Of course, you know how that first “conservative mile” went.  I busted it out at 5:55.  Putting on the brakes bit over the second mile, I struggled up the Hayes Street Hill and was getting pretty worried I was in a lot of trouble as I slowly worked it up the hill as other runners moved past me.  But I pulled myself together, got a good pace going through Golden Gate Park working the downhills and finished in 47:09 over the 12 kilometer distance (6:20 per mile pace), good for 199th overall and 9th in the 45-49 male age group.

If you ask me, that calls for a post-race beer.

Circling the Calendar: Spring 2014

The Field of last year’s Bay to Breakers heading for the ocean.
(Photo taken by Rocky Arroyo, from Bay to Breakers Facebook Page)

It’s that time of year to decide the races I’m going to do, and start training for them all.  It’s
going to be an interesting spring racing season, that’s for sure.

First up is the Double Road Race San Jose on February 22nd.  The Double Road Race Series puts a twist on the usual road race by creating a half-time of sorts in 15 kilometers of total running.   It starts with a 10 kilometer race, and then one hour and forty-five minutes after the start of the 10 k, everybody starts another five kilometer race.  The hour and forty-five minutes gives everyone about an hour of recovery from the 10 k before the 5 k starts.    The times of the 10 and 5 k are added up and the person with the lower overall time wins.  They promise this “Recovery Zone” of massage and other recovery aids during the break, which sounds like a great place for plenty of sponsorship opportunities.  Reminds of the track meets I did in high school where I had to recover from the 2 mile run at the beginning of the meet to run the mile near the meet’s conclusion.  My trick back in the day:  Rubbing cold water over my legs.  So I’m looking forward to using the old cold water trick and to run down a few unsuspecting folks in the 5 k leg.

Next up, the Marin County Half-Marathon April 19th.  The course basically run in and around China Camp State Park in San Rafael along San Pablo Bay.  Plenty of great scenery, the Marin County equivalent to the Santa Cruz Half-Marathon I ran last year.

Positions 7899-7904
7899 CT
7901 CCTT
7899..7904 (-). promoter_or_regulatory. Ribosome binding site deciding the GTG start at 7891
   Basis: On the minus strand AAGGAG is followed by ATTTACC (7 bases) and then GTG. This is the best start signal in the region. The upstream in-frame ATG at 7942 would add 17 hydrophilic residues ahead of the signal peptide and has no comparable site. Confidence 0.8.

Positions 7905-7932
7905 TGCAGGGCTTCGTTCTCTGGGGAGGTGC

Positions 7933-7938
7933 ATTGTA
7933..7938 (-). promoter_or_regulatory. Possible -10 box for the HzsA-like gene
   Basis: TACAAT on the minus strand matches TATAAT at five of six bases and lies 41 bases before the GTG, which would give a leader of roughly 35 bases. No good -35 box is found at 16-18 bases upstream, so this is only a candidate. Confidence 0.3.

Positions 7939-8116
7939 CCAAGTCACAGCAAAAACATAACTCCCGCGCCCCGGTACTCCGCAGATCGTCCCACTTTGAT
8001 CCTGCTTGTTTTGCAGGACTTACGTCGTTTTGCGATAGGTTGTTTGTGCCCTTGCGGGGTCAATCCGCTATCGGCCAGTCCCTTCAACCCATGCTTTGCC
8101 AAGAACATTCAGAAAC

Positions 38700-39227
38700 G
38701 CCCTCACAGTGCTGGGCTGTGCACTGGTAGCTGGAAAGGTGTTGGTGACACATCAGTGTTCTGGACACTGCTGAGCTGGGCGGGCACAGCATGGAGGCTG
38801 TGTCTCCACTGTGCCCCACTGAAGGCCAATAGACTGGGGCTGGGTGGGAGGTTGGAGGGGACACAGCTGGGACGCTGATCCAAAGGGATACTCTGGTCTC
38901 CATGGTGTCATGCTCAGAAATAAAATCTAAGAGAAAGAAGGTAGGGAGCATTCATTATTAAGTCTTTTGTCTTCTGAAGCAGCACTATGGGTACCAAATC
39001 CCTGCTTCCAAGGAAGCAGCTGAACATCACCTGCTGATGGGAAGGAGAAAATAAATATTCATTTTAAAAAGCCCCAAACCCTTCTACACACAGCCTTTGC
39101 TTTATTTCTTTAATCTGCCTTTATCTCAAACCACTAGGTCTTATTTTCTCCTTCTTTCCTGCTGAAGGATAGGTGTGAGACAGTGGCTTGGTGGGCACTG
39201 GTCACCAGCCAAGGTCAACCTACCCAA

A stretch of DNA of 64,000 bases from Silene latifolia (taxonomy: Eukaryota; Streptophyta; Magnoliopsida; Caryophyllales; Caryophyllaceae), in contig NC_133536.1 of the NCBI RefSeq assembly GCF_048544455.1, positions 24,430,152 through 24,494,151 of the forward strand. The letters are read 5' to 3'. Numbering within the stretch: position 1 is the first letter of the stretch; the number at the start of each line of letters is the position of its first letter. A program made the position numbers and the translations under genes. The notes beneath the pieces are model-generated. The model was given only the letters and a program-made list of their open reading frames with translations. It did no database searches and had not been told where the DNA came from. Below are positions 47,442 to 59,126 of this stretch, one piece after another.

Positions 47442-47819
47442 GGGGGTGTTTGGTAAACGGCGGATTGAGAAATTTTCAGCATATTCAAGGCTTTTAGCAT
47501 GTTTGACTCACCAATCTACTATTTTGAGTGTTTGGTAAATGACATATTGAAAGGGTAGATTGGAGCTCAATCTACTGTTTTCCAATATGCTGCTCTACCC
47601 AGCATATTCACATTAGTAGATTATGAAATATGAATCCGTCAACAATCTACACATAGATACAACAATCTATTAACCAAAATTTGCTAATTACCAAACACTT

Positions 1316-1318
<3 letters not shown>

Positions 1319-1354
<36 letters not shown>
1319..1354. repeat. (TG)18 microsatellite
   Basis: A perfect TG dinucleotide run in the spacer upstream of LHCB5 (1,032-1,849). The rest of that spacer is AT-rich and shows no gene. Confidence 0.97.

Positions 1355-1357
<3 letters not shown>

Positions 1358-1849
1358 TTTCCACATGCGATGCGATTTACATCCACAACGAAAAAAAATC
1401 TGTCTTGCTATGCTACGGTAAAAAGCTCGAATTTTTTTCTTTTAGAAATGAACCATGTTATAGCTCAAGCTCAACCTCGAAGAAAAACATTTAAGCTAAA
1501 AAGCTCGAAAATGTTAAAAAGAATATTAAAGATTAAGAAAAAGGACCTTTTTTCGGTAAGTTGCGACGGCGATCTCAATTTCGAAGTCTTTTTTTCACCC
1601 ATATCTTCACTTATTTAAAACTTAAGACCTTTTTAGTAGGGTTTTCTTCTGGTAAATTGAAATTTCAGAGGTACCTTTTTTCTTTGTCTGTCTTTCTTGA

Finally, if you can’t beat ’em you might as well join ’em, I am indeed running Bay to Breakers on May 18th.  In the past, I have written things less than totally complimentary about this race.  However, a bunch of friends have signed up for it, so I added my name to the list and get to run this historic race for myself.  Rumor has our group will have a dress up theme of Alice and Wonderland so maybe I’ll be traipsing around looking like the Mad Hatter, Cheshire Cat, or even Alice herself.  But I wouldn’t bet too heavily on it.  I just don’t want to lose to that guy in that damn pick gorilla suit!

Whatever happens, it should be a fun and challenging spring of racing, and I’m looking forward to it.  Best of luck to all for the spring racing season.

Bay to Breakers? I’d Rather Have a Migraine

You won’t find me running with guys in
pink gorilla suits this May 19th
(photo credit here)

This coming May 18th, I’ll be running the Miles for Migraines 10k rather than Bay to Breakers the following day.  Running Bay to Breakers is worse than suffering a migraine.  In fact, I’d rather have my spleen removed without anesthesia than run Bay to Breakers.

Can you tell I’m tired of answering questions from well meaning non-runners asking “Are you running Bay to Breakers?”.  Like many runners, I avoid this race like the plague.   Now I must admit never having run Bay to Breakers myself.   But everything I’ve heard indicates it’s a huge mob of San Francisco-style exhibitionism and excess with some running thrown in for good measure.  No thank you.

Let me be clear, I’m not against the Bay to Breakers.  It’s just not for me. If you’re doing Bay to Breakers, knock yourself out.   You’ll probably have a much better time without old school curmudgeons like me around, anyway. 
Lots of runners like to run races to, you know, like actually run.  There’s a liberation in going out and running free from the chaos of urban life.  There’s a sense of accomplishment in preparing for the challenge and testing yourself on race day.   Many runners have no interest missing out on these experiences stuck in a mob behind a bunch of drunken streakers.  And smaller races like Miles for Migraines also contain a certain familiarity and camaraderie mega-races like Bay to Breakers simply can’t capture.

So instead of Bay to Breakers, I’ll be running an actual race that weekend.  Have fun without me!